Even if they bring the inedible cranberry sauce or some strange-tasting fruit cake, eat it. Broccoli with a sauce of unknown provenance? Your favorite damn food ever. And don’t just eat it, tell them how great it was. Sure, it might be painful and you’re definitely supporting someone who obviously is a terrible cook but you know what? It’s the right thing to do, you’ve got to pick your battles. As Mr. Miyagi once said, “No mother-in-law has ever hated a son-in-law who compliments her cooking.” Editor’s note: Mr. Miyagi did not say this.

The Three G’s - Give Great Gifts
It may seem obvious but we’re talking about putting some real thought in here. Do some digging, remember what things they are interested in. A gift from the heart can really mean a lot. There shouldn’t be any pressure to spend excessively though, in fact, a thoughtful gift trumps an expensive one every time, but you definitely don’t want to be “that damn cheapskate”. If there is a no-presents rule in effect with the family, never show up empty-handed, a bottle of wine or something similar is always in order.

Seriously, No Politics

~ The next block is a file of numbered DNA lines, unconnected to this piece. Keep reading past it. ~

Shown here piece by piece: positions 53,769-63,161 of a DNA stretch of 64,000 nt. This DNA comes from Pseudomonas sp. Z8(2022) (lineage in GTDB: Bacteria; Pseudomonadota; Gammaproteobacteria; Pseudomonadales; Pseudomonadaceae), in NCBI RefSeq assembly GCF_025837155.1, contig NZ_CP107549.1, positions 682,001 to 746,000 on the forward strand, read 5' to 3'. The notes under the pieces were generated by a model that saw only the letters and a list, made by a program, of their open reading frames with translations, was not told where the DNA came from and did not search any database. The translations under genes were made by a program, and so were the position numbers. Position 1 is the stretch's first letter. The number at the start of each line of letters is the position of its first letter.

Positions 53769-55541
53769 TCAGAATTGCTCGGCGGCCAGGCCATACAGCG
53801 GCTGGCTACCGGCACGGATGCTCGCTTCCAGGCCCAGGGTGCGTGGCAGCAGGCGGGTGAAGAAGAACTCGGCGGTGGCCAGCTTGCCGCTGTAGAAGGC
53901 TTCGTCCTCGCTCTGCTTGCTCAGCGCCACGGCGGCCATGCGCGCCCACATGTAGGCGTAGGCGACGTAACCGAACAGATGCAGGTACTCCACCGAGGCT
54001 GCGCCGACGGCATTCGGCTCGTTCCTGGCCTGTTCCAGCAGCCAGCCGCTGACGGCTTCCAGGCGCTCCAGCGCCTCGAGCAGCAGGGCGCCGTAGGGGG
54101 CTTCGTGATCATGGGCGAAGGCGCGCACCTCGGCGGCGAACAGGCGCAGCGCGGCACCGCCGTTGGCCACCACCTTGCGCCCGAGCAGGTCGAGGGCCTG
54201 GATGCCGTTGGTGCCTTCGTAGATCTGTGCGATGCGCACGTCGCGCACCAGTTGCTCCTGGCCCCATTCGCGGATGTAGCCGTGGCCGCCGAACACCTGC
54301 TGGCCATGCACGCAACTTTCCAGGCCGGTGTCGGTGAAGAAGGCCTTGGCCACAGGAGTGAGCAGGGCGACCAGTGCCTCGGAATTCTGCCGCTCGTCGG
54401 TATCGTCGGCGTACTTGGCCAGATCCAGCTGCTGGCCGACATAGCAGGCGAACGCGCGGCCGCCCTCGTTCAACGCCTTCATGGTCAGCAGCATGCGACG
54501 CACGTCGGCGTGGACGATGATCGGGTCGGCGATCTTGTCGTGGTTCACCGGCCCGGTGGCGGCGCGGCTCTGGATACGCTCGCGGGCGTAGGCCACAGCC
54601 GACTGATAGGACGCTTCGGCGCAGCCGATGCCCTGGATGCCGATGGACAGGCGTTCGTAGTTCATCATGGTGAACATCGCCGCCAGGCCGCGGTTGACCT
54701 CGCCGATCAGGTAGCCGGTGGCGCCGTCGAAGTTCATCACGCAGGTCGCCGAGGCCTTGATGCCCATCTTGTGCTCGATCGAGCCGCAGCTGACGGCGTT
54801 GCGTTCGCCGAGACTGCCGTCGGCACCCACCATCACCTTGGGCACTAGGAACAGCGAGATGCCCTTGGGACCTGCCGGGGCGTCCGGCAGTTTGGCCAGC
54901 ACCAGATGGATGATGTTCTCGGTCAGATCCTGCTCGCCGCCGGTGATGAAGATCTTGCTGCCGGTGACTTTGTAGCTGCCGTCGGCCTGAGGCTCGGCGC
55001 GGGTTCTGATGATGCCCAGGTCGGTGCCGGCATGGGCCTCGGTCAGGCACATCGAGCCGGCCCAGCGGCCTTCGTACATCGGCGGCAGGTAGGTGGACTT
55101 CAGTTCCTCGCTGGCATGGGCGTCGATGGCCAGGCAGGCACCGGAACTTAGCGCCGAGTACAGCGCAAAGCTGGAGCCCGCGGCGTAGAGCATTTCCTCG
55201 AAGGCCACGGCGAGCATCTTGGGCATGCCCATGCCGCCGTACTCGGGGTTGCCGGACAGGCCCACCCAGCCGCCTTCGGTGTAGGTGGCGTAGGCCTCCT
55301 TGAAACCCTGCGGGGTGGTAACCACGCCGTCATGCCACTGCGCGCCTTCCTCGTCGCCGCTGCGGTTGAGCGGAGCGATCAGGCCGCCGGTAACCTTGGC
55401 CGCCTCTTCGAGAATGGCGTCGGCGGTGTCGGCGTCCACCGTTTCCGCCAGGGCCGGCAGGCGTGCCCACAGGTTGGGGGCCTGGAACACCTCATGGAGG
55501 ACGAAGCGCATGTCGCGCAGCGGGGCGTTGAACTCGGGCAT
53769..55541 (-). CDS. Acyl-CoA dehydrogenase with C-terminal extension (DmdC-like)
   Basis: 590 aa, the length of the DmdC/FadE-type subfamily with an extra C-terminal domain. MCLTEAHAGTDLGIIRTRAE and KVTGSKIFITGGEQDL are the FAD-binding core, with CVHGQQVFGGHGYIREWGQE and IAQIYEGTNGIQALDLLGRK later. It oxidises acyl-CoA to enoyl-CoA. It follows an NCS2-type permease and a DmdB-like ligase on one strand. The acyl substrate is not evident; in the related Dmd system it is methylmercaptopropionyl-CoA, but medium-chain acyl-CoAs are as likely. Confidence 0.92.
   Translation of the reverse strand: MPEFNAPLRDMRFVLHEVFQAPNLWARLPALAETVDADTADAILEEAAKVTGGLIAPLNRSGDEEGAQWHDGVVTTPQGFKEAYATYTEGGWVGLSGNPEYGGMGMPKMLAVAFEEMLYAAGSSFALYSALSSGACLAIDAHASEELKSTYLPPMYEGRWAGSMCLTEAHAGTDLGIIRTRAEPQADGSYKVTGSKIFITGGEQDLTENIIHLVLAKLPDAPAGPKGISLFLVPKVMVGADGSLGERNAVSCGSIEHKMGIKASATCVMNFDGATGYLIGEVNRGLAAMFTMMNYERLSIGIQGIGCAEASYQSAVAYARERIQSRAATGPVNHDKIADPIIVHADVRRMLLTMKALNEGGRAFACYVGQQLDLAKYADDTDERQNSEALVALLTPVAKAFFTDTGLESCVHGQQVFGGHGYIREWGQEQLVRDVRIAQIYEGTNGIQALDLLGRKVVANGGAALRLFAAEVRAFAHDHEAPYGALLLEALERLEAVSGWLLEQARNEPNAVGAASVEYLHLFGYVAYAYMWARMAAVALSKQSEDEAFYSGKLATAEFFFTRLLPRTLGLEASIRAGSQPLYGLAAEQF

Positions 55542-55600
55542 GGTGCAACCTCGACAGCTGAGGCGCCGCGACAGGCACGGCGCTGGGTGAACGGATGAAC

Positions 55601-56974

Sure, it’s obviously the ultimate rule of family holidays, we’ve said it here numerous times before. But, it’s going to happen though, be prepared, just don’t let it be you. Obviously someone is going to rip off some comments like: “Would America ever elect a self-proclaimed Socialist like Bernie Sanders?” “Do we want more Clintons or Bushes in the White House?” “Could someone born in Canada like Ted Cruz legally be president?” “Is Donald Trump serious about [insert crazy statement here]?” But these questions are not questions for the holidays. Holiday questions are: “Could you pass the gravy?” “Who wants another Scotch?” “Who made these delicious rolls?” “When should we do the gift exchange?” “Did you hear about Uncle Jeff's new job?” “Where does Tommy go to school now?” “How ‘bout dem Cowboys?” “How did you know I wanted this for Christmas?” You get the idea. Keep it clean. Just not your head indiscriminately, take another sip of your drink, and attempt to change the subject gracefully.